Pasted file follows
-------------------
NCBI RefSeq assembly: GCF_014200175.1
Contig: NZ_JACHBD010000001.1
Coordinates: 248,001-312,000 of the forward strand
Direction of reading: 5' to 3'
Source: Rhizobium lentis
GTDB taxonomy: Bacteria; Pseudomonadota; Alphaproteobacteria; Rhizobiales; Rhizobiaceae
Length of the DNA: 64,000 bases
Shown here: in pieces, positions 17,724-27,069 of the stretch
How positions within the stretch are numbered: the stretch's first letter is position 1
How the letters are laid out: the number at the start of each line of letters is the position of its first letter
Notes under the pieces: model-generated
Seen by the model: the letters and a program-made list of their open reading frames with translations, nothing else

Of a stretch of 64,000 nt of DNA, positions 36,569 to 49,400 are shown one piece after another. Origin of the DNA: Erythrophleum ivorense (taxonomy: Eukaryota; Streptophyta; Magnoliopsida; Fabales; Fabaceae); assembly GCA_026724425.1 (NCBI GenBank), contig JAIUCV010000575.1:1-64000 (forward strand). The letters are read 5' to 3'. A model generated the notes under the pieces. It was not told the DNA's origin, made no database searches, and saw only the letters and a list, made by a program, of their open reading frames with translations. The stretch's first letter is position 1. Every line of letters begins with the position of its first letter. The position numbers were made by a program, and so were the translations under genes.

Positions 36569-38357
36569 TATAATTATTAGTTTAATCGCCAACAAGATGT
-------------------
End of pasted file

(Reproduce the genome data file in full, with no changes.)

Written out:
NCBI RefSeq assembly: GCF_014200175.1
Contig: NZ_JACHBD010000001.1
Coordinates: 248,001-312,000 of the forward strand
Direction of reading: 5' to 3'
Source: Rhizobium lentis
GTDB taxonomy: Bacteria; Pseudomonadota; Alphaproteobacteria; Rhizobiales; Rhizobiaceae
Length of the DNA: 64,000 bases
Shown here: in pieces, positions 17,724-27,069 of the stretch
How positions within the stretch are numbered: the stretch's first letter is position 1
How the letters are laid out: the number at the start of each line of letters is the position of its first letter
Notes under the pieces: model-generated
Seen by the model: the letters and a program-made list of their open reading frames with translations, nothing else

Of a stretch of 64,000 nt of DNA, positions 36,569 to 49,400 are shown one piece after another. Origin of the DNA: Erythrophleum ivorense (taxonomy: Eukaryota; Streptophyta; Magnoliopsida; Fabales; Fabaceae); assembly GCA_026724425.1 (NCBI GenBank), contig JAIUCV010000575.1:1-64000 (forward strand). The letters are read 5' to 3'. A model generated the notes under the pieces. It was not told the DNA's origin, made no database searches, and saw only the letters and a list, made by a program, of their open reading frames with translations. The stretch's first letter is position 1. Every line of letters begins with the position of its first letter. The position numbers were made by a program, and so were the translations under genes.

Positions 36569-38357
36569 TATAATTATTAGTTTAATCGCCAACAAGATGT